Skip to main content

Hyponatremia and intensive care outcome


Disorders of sodium (Na+) and water homeostasis are common in hospitalised patients. Hyponatremia in particular has been associated with worse hospital outcome and length of stay [1]. We aimed to define the incidence of hyponatremia (serum Na+ ≤134 mmol/l) in our intensive care population and to determine whether it was associated with ICU outcome or length of stay.


Demographics, APACHE II score, outcome data and admission sodium were retrieved from the Ward Watcher system in the Victoria Infirmary ICU for 2,440 consecutive admissions from January 2005 to present. We divided patients into three groups depending on serum Na+ (≤134 mmol/l, 135 to 144 mmol/l, ≥145 mmol/l) and compared APACHE II score, length of stay and ICU outcome between patients with a low versus a normal serum Na+. Data were analysed using the chi-squared test, Student's t test and the Mann-Whitney test where appropriate.


Of the 2,440 patients studied, 1,993 had APACHE II data and serum Na+ recorded and so were included for analysis. In total, 453 patients (22.7%) had a serum Na+ ≤134 mmol/l and 1,388 patients (67.1%) had a serum Na+ of 135 to 144 mmol/l. Patients with a low Na+ had a higher mortality (OR = 1.48, 95% CI = 1.16 to 1.90, P 0.001), a higher APACHE II score (22 vs. 19, P 0.001) and higher mean age (60 years vs. 58 years, P 0.001) than patients with a normal serum Na+. Mean length of stay of patients with low serum Na+ was also longer (5.1 days vs. 4.6 days) although this was not statistically significant (P = 0.09).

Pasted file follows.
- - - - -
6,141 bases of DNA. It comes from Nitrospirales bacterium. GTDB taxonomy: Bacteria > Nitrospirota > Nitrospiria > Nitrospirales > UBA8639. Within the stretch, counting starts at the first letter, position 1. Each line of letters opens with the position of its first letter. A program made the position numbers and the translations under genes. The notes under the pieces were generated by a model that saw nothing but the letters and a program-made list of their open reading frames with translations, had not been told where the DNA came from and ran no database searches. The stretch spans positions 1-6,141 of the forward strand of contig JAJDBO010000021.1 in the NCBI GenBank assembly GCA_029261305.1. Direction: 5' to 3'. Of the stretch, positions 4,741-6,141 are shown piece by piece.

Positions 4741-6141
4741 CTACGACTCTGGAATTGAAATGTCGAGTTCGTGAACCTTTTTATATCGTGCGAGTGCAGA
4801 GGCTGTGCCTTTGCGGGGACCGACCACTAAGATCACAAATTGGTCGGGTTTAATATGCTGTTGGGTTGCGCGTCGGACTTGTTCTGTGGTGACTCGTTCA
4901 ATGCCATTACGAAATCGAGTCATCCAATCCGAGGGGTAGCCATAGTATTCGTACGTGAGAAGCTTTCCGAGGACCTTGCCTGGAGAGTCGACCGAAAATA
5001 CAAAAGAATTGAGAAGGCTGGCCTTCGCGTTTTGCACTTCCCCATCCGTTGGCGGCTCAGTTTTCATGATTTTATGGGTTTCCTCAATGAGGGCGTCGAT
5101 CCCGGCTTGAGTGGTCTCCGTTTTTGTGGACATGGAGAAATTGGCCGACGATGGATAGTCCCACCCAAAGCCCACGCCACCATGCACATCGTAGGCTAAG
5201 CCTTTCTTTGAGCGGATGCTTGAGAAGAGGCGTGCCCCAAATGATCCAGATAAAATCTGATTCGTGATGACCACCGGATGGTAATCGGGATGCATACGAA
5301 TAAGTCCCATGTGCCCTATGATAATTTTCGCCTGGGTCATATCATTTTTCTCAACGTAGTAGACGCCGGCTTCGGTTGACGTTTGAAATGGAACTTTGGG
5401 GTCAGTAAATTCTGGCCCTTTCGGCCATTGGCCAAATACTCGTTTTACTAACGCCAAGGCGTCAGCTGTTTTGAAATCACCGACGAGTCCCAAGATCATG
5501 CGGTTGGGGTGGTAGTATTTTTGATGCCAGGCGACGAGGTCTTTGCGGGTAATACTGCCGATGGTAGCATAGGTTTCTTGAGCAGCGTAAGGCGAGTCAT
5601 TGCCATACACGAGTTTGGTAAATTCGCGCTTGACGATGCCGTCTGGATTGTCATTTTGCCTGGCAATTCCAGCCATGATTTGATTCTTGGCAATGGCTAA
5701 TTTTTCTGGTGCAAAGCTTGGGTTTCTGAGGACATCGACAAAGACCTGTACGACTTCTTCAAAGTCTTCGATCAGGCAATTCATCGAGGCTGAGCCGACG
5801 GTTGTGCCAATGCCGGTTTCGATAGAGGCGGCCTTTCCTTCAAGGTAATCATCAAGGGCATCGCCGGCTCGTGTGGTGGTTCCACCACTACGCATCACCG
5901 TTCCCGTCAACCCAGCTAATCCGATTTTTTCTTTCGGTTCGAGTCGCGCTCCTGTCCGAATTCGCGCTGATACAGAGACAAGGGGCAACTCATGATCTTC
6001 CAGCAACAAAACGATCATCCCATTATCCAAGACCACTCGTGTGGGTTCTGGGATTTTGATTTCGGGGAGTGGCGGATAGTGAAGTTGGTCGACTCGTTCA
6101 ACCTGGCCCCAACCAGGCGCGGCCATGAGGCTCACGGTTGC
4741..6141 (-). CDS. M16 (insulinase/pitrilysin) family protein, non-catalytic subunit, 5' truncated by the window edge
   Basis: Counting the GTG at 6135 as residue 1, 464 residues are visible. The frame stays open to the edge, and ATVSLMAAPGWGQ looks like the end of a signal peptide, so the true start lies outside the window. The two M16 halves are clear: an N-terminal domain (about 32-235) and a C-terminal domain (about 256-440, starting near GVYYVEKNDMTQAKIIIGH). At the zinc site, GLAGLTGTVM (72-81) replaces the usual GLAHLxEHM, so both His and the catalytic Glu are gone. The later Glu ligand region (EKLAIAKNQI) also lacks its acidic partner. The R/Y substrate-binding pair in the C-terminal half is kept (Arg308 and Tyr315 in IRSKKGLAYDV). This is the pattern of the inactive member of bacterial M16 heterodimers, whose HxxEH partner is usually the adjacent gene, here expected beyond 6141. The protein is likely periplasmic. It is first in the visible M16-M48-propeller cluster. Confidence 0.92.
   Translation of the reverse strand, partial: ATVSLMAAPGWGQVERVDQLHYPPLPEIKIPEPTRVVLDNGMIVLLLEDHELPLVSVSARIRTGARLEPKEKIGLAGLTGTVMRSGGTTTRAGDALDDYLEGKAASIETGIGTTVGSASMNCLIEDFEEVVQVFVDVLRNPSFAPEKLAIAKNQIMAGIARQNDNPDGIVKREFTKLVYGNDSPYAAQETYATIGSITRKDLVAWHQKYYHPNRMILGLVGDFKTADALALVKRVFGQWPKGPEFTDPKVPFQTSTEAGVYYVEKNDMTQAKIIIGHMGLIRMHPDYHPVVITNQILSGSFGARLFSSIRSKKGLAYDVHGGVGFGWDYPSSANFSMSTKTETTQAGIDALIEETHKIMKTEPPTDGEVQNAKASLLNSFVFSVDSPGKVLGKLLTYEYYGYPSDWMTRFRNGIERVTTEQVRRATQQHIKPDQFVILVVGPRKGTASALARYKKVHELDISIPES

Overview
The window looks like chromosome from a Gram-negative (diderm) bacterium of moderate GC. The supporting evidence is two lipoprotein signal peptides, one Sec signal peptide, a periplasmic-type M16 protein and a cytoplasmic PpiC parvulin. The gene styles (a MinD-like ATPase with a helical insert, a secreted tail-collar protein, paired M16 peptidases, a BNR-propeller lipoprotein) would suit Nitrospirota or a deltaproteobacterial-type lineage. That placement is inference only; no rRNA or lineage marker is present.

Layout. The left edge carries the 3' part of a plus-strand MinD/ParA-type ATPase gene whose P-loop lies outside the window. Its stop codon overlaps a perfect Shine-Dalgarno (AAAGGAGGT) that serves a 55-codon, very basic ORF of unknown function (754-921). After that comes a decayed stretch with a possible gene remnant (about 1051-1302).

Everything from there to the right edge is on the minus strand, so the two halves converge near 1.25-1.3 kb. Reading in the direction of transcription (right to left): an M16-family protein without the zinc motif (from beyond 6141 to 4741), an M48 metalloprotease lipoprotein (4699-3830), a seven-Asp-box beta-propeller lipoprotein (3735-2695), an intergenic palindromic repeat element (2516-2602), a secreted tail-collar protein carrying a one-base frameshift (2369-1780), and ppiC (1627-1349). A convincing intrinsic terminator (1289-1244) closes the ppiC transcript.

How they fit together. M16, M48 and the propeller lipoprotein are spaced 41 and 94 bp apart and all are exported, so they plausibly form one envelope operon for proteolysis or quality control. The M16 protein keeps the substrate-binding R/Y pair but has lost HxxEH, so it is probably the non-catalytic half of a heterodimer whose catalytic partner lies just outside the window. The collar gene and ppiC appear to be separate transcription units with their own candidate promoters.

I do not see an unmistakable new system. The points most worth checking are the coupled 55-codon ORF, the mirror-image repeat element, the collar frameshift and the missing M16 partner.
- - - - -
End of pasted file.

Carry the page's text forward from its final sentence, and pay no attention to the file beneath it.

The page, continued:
In summary, hyponatremia is a useful index of severity of illness in our ICU population. Whether this is a direct adverse effect of low serum sodium levels, or if hyponatremia is simply a marker for 'sicker' patients, is not known.


  1. Asadollahi, et al.: Hyponatraemia as a risk factor for hospital mortality. QJM 2006, 99: 877-880. 10.1093/qjmed/hcl120

    Article  CAS  PubMed  Google Scholar 

Download references

Author information

Authors and Affiliations


Rights and permissions

This article is licensed under a Creative Commons Attribution 4.0 International License, which permits use, sharing, adaptation, distribution and reproduction in any medium or format, as long as you give appropriate credit to the original author(s) and the source, provide a link to the Creative Commons licence, and indicate if changes were made. The images or other third party material in this article are included in the article's Creative Commons licence, unless indicated otherwise in a credit line to the material. If material is not included in the article's Creative Commons licence and your intended use is not permitted by statutory regulation or exceeds the permitted use, you will need to obtain permission directly from the copyright holder. To view a copy of this licence, visit The Creative Commons Public Domain Dedication waiver ( applies to the data made available in this article, unless otherwise stated in a credit line to the data.

Reprints and Permissions

About this article

Cite this article

Dean, P., Docking, R., Govenden, D. et al. Hyponatremia and intensive care outcome. Crit Care 17 (Suppl 2), P443 (2013).

Download citation

  • Published:

  • DOI:


  • Serum Sodium Level
  • Hospital Outcome
  • Water Homeostasis
  • Consecutive Admission
  • High Apache